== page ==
From my old website, this was never updated but I may update now that I’m moving to this new site design.
These are the Best Movies Ever. At least as I originally composed this list several years ago.
Harry [Knowles] had another, more considered opinion than I do, but I can’t find it on his site. Maybe some day I’ll put up his and the AFI’s list, or links to them I mean.
So far these movies are my all-time favourites for the Following Reasons:
“We can put a man on the Moon…”
Braveheart and Contact
Both demonstrate the true nature of mankind and provide great examples of politics.
I didn’t quite get this in film school. But I think it was hailed because, like Star Wars, Orson Welles had to Invent some technology to get the film made. Like, he cut a lens in half to get one of the shots with a Long Depth of Field and he did some Magic to do a crane shot through a sign, skylight and down into a room. Stuff that had never been done before. However, unlike Star Wars, this was his First Film! Also, he took on William Randolph Hurst (and suffered the consequences) while making a sweeping epic of passion, power and the means and motivations that drive someone to rise to The Top of their profession. Much, in my opinion, like Julius Caesar, or Bill Gates today. So these are the reasons I list it here. He not only accomplished a few technical miracles, but he also stood up and made a social statment and a good one that was well done and well told. The fact that this was his first try and filmmaking only exposes his genius. One of my great professors, Charles Ramirez-Berg, said that one of Orson’s mistakes was that he said he was going to make the best film ever made. He did. This Really made some people mad.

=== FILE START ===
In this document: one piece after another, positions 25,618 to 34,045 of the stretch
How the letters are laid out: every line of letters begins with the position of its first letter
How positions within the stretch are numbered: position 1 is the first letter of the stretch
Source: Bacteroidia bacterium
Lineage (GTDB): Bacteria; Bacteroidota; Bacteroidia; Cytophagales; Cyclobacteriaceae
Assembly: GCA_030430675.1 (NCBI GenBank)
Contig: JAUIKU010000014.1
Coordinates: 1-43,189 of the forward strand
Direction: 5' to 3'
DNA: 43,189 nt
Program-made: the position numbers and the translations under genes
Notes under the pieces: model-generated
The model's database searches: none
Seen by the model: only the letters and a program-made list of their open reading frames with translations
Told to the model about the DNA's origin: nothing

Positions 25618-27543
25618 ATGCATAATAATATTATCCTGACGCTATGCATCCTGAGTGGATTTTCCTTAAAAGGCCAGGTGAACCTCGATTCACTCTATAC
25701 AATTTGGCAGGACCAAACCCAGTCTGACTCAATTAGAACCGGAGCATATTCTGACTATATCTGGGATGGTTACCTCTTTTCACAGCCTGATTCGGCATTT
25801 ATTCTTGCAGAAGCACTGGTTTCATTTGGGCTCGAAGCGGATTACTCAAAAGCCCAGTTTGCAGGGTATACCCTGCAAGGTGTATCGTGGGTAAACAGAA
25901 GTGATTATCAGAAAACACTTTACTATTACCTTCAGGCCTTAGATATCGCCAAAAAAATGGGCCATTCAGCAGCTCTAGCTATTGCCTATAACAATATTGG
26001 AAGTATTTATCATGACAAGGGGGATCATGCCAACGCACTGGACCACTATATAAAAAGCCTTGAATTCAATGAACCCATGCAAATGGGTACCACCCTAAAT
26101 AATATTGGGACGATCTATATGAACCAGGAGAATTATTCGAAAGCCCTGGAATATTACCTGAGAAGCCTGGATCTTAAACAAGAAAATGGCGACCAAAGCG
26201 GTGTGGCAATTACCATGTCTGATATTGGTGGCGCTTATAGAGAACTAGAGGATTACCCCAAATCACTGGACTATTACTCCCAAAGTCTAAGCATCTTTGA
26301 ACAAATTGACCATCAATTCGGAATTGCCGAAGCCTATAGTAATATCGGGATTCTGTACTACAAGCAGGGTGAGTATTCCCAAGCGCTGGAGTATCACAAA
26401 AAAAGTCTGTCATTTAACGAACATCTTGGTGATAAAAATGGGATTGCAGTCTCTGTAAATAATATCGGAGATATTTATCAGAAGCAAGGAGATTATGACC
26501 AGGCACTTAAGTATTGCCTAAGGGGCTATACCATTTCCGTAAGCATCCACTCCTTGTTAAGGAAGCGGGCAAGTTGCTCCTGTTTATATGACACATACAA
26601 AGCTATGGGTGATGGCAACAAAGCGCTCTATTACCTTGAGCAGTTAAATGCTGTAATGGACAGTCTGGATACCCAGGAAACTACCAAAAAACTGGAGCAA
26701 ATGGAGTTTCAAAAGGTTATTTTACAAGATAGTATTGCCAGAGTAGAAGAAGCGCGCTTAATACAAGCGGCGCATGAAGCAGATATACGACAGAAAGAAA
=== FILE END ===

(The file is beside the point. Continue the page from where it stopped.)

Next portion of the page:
Star Wars, True Lies, Forest Gump
These represent ground-breaking state-of-the-art technological advances in Film. Star Wars demonstrated clearly that movies could do surprising things. It foreshadowed that some day movies would do “anything.” True Lies and Forest Gump did do “anything.” Anything (OK in two dimensions anyway) can now be done on film.
Metropolis, Singing in the Rain
Both demonstrate Movie history. Metropolis was a state of the art Silent Film. VERY impressive. Singin’ in the Rain explains how the coming of sound affected the motion picture, which should be all the more evident if you’ve just seen Metropolis. This is my “movie history lesson.” I should probably add The Jazz Singer but I am not familiar with it. I suspect it would make a great illustration of “Great State of the Art Silent Film vs. New Groundbreaking Sound Film” but I can not be sure.
Harry Knowles’ Aint-It-Cool-News as advertised on Earthlink Billboards for example. A Great site for TV and Film reviews, opinions, and news. He was once the 101 1/2 most powerful person in Hollywood according to Entertainment Weekly magazine, and he lives right here in Austin, Texas. Halelujiah!